Washington Cranks Up Contracts

Washington is splashing its cash on some major IT projects -- security vendors could be in for a big payday

August 25, 2005

2 Min Read
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Vendors, particularly in security, could be in line for a bumper payday as the U.S Government flashes its cash in massive IT contracts, according to analyst firm Input (see Federal Awards Increased).

Contract awards totaling a colossal $67 billion were made during the third quarter of this year, an increase of 190 percent on the same period last year, says Input. Although contract awards in the next quarter will not reach these heady heights, Input says that $34 billion worth of contracts are due to be awarded in Q4, which is still 70 percent up on the year-ago quarter.

This could be good news for vendors in cyber security and information security, says Megan Gamse, a manager at Input and the author of the research. Given obvious recent events, as a nation we see a need to further protect ourselves as a whole, as well as our information infrastructure.”

Gamse says that if past quarters are anything to go by, then the big spenders will be the likes of the Department of Defense and the Department of Homeland Security.

Recent events in Washington appear to bear this out. After months of pressure from industry, the government recently agreed to appoint a cyber-security tsar who will be responsible for leading the country’s response to cyber threats. This will raise the profile of security on Capitol Hill and force departments to think seriously about how they share (and secure) information (see Search for the Czar and Where's the Cyber-Security Quarterback?).The development means that vendors will need to work across a number of different government agencies or departments, says Gamse. “What we’re starting to see is a lot more intra and cross-departmental contracts,” she adds.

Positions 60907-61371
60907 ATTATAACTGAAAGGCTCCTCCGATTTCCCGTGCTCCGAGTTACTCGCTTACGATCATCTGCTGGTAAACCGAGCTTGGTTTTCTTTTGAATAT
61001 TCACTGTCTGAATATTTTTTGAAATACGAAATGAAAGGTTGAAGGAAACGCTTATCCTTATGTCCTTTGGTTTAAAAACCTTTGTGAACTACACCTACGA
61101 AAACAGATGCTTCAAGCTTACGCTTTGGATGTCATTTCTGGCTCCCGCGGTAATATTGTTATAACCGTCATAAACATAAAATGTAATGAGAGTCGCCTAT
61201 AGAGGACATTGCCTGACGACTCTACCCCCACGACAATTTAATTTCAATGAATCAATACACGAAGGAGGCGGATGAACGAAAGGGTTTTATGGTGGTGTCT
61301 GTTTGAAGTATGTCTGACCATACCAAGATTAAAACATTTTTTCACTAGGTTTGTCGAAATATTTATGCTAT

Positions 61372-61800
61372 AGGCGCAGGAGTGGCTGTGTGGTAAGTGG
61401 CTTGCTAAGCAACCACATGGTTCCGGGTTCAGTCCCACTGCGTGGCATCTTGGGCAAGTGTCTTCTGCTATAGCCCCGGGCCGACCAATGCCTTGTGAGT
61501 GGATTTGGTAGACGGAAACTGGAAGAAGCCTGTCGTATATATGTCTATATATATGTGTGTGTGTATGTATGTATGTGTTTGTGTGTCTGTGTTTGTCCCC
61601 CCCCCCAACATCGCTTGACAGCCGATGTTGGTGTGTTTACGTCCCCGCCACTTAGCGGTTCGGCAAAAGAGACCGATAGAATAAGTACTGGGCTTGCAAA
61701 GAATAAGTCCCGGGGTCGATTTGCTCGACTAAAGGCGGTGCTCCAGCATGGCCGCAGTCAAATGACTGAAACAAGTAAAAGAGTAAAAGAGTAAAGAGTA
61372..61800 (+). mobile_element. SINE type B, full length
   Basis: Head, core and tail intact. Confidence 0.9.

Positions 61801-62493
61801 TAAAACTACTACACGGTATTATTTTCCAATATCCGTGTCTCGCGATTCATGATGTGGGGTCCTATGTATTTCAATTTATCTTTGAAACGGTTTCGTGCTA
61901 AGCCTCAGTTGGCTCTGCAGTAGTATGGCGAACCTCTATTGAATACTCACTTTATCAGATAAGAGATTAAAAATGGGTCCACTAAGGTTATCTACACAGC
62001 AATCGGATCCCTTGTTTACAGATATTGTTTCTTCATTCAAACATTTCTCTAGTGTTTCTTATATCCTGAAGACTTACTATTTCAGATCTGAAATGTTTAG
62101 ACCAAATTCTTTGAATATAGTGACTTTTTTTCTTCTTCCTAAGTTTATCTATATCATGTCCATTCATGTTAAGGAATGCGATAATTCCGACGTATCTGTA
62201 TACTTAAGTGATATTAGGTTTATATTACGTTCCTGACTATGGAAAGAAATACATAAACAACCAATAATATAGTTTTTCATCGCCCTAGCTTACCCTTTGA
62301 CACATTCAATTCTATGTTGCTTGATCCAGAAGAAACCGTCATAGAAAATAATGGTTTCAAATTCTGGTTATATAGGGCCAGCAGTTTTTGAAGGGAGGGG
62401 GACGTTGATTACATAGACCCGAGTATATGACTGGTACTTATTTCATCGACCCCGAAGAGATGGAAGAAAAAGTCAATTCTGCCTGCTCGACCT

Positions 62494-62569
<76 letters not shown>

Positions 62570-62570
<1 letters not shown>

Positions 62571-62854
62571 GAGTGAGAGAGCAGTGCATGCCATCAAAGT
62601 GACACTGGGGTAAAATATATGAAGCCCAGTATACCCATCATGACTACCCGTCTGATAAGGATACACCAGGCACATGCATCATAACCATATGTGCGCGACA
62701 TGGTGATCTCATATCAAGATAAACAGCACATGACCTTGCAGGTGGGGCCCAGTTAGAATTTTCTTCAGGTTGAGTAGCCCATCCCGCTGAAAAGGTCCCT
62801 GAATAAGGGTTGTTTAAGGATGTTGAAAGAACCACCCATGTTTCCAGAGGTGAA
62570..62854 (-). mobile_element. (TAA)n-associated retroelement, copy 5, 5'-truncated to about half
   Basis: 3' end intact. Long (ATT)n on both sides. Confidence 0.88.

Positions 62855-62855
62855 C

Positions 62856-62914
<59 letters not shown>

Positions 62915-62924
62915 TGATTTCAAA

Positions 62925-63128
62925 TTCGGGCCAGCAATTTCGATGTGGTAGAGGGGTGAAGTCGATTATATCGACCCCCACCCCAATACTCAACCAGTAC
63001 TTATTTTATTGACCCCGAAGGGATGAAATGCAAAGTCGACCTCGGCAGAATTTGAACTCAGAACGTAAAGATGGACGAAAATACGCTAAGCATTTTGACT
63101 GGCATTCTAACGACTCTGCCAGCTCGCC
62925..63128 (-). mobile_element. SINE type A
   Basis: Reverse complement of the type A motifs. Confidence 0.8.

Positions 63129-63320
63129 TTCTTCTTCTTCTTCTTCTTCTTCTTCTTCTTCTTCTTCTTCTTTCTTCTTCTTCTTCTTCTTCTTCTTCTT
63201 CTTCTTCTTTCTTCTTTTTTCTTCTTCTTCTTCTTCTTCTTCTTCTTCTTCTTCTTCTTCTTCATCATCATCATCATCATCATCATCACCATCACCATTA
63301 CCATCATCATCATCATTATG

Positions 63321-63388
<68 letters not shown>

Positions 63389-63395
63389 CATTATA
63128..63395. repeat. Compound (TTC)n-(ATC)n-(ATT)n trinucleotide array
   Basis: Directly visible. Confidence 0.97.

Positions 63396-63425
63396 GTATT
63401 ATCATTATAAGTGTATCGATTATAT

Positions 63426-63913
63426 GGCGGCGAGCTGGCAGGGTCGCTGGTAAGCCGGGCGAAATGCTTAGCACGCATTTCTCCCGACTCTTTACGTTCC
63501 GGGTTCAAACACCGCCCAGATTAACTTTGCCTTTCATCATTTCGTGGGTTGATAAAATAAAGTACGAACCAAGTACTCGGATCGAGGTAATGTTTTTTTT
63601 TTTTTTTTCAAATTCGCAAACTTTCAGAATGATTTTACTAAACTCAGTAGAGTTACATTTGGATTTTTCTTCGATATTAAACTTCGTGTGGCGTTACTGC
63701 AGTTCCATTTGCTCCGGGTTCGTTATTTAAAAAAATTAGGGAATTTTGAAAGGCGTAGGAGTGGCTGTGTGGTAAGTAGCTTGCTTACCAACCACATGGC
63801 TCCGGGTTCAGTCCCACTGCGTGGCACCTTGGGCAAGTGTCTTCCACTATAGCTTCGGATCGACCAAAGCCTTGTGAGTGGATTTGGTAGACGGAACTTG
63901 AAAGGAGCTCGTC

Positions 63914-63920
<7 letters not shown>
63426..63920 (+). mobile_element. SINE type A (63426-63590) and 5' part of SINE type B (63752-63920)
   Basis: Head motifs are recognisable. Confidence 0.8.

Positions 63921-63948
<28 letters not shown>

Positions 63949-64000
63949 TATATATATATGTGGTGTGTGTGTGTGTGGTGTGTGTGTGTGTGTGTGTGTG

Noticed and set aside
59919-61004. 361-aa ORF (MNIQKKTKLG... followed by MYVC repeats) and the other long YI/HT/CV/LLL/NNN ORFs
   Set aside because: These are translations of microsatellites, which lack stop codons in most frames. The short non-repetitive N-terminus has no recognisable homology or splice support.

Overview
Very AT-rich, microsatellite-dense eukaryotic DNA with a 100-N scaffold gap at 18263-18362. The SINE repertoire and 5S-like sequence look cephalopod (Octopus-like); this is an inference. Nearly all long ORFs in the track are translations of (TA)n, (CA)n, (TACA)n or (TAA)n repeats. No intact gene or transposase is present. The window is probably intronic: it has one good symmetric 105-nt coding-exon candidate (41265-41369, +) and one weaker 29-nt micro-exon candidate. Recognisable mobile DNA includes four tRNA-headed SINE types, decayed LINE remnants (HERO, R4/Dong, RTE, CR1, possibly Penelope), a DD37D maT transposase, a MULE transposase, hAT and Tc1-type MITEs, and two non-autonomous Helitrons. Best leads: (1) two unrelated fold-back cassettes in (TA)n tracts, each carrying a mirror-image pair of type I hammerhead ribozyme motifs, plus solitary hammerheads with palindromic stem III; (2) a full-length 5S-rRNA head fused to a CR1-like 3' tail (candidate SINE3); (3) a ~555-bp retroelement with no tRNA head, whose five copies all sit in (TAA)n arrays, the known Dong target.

But it was just one part of the U.S government, the Navy, which accounted for most of Q3’s contract activity, with $57 billion in awards. Some $54 billion of this went to the Navy’s SeaPort Enhanced Rolling Admissions initiative, a preferred list of more than 500 vendors that the Navy will use for future technology projects.

Gamse told NDCF that the initiative “runs the whole scale of IT.” As well as security, servers, and storage, Gamse says that the Navy is also focused on systems engineering, simulation and modeling technologies.

Input’s research also revealed that federal agencies awarded nearly $18 billion in set-aside competitions during the third quarter, a massive leap from the previous quarter, when just $826 million was awarded. Set-asides are contracts that can only be awarded to organizations that satisfy certain criteria, such as firms owned by service-disabled veterans.

Although Gamse expects the total value of set-aside contracts to drop to $11 billion during the fourth quarter, this is still a much larger amount than prior quarters, she adds.— James Rogers, Site Editor, Next-Gen Data Center Forum

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